NB: This is viewpoint on Xiaomi is by Diego Saez-Gil, CEO of WeHostels.
The media is full of headlines about Apple, Samsung, and Google. Yet travel companies wanting to tap into the Asian market might consider looking past the market leaders of the West and pay attention to a rising star in the East.
I'm thinking of Xiaomi (pronounced shiao-me), a startup that makes China's most popular smartphone, the Mi 2S Android. Xiaomi's platform is growing so quickly in China that travel companies might benefit if they started to build apps for its smartphones today.
Rapid consumer adoption in China
The company's first smartphones are gaining market share at an astounding rate. Xiaomi has already surpassed Samsung, HTC, and Apple in the charts in China. By this December, it is expected to have sold 20 million smartphones.
The company says its MIUI App Store has had already more than one billion downloads in just over a year and that the rate of downloads is 5 million per day.
Not bad for a company that only launched its first product to the market in October 2011.
An OS that developers should study
Travel companies, both big OTAs and startups, could find an unexpected source of growth by developing travel apps for the brand-new MIUI App Store.
Xiaomi's operating system, MIUI (MI-User Interface, pronounced "Me You Eye"), is based in the open-source Android OS. Yet it brings several software innovations, including the ability to customize the system based upon user preferences.
The OS also allows the company to build its own environment of Xiaomi services, including cloud services, paid themes, games and applications and even its own currency.
Being a first mover in the platform could represent not only a way to enter the attractive Asian travel market, but also a way to capture a potential global user base, if the company achieves its big ambitions. Those who were early movers in the Apple’s App Store benefited a lot over the years, and the same could happen in this case if Xiaomi becomes in fact the “next Apple” or the next Amazon.
Of course, entering a new platform and market with really unique characteristics as this one entails significant challenges, but if it is done right it could pay large dividends. (By the way, here's a Guide to Writing Apps for MIUI.)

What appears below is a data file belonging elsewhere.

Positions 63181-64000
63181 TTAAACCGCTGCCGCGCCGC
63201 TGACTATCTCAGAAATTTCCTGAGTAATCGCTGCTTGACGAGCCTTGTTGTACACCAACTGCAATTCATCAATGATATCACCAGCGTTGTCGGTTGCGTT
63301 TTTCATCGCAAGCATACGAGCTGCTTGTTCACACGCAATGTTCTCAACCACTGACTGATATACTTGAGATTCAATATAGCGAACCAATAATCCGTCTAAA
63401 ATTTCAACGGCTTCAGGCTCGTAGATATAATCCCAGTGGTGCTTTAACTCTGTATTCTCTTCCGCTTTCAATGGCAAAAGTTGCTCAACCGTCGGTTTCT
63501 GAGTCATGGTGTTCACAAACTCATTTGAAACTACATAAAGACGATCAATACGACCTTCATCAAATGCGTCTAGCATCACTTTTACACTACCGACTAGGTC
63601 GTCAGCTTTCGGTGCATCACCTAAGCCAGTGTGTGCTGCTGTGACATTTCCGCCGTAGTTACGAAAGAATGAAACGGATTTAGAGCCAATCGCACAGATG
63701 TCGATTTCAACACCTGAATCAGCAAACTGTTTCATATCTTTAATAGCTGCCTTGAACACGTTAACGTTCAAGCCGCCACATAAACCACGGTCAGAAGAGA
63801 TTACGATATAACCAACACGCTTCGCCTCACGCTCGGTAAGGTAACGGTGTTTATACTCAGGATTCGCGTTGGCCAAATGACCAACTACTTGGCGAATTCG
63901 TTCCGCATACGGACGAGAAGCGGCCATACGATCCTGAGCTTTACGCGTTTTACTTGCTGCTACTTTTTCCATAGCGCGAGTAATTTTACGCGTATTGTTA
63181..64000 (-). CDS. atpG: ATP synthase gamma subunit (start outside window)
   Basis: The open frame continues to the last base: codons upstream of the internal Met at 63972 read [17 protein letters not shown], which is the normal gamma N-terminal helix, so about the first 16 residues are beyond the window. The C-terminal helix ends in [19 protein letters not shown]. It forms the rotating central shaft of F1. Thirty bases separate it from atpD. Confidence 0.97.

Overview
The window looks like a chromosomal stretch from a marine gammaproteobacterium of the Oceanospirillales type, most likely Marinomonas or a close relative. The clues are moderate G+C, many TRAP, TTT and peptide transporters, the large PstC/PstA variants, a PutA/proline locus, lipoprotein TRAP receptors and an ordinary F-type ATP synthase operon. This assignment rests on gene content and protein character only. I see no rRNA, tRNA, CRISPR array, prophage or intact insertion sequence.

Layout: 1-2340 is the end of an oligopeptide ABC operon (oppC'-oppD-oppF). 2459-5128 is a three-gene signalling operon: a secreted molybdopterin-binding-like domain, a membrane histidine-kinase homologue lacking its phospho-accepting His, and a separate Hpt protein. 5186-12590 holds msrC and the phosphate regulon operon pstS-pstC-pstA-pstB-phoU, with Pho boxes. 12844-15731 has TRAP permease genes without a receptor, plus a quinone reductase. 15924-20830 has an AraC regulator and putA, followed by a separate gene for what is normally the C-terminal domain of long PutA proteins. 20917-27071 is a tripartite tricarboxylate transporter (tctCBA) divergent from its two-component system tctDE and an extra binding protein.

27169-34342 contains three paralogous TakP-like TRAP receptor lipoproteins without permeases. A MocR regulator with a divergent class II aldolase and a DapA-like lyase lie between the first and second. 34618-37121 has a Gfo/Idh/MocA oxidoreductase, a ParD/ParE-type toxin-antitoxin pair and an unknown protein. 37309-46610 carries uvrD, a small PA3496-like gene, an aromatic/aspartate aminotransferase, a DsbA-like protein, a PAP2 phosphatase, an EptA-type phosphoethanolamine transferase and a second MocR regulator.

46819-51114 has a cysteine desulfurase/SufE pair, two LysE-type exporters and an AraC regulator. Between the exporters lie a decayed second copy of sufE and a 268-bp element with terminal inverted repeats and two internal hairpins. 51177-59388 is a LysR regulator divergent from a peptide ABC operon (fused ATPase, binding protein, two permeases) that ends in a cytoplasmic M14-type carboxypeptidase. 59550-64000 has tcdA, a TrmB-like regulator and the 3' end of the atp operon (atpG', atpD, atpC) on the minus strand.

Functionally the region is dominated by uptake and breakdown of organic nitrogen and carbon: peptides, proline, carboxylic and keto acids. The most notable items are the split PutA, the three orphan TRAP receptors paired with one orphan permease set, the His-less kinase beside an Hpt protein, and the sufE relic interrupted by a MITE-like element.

Plans for international expansion
Today, Xiaomi’s phones are currently sold only in China, Hong Kong, and Taiwan but the company has recently announced its intention of rapid international expansion.
With that goal in mind, the company surprised the industry by hiring Hugo Barra, the former VP of Product Management for Android at Google, as its new VP of Global. Barra is not the only “rock-star” in the team; Xiaomi’s President Lin Bin is the former VP of Google China’s Engineering Research Institute and he has been quietly recruiting top talent from Microsoft, Motorola, Apple, and Google.
From this top-notch team it is expected that not only “cheaper iPhones” will be shipped (the MiPhone 2S is priced at $277, less than half that Apple’s iPhone and Samsung’s S4) but also innovative products will be made.
There are still some question marks regarding Xiaomi’s ability to appeal to international markets from a branding perspective, especially to the western world (notice that even their name is difficult to pronounce in English).
But the same was said about Toyota and the Japanese brands in the ‘80s, and Samsung and the Koreans in the ’90s. As the company continues bringing on American and European executives, its marketing will adapt accordingly.
In the meantime, the company is targeting other emerging markets like India.
Xiaomi is effectively a startup: The privately held company was founded in Beijing by a group of young entrepreneurs.
CEO Lei Jun, heralded by some as the “Steve Jobs of China”, is a 43-year-old who has kickstarted a few successful Internet companies over the past decade, such as Joyo.com, an e-commerce site that was acquired by Amazon and is now Amazon China, and Kingsoft, a “Microsoft Office for China”, which he took public.
Xiaomi is well funded. It is backed by venture capital funds IDG Capital, Qiming Venture Partners, and Temase (a Singaporean government investment vehicle). In its last round, it was valued at $10 billion. (For context, that is more than Nokia’s handset business acquired by Microsoft for $7.2B and two times the value of BlackBerry's $4.7B valuation.)
Jun recently revealed that its strategy is closer to that of Amazon, rather than that of Apple, in that it expects to make profits from the platform and the content more than from the margins of the phones, and therefore their low prices.
Asia's growth rates justify taking risks
We've all heard the statistics about China's astonishing growth. Here's just two:
With mobile growing exponentially and China sending more and more travelers to spend money abroad the interest is high, connecting the dots is not hard. Chinese international travel represents many opportunities and challenges
Developers who take a bet on Chinese startups like Xiaomi could convert talent into wealth-making.
NB: This is a viewpoint by Diego Saez-Gil, CEO of mobile-first site WeHostels. He previously wrote about mobile and the innovator’s dilemma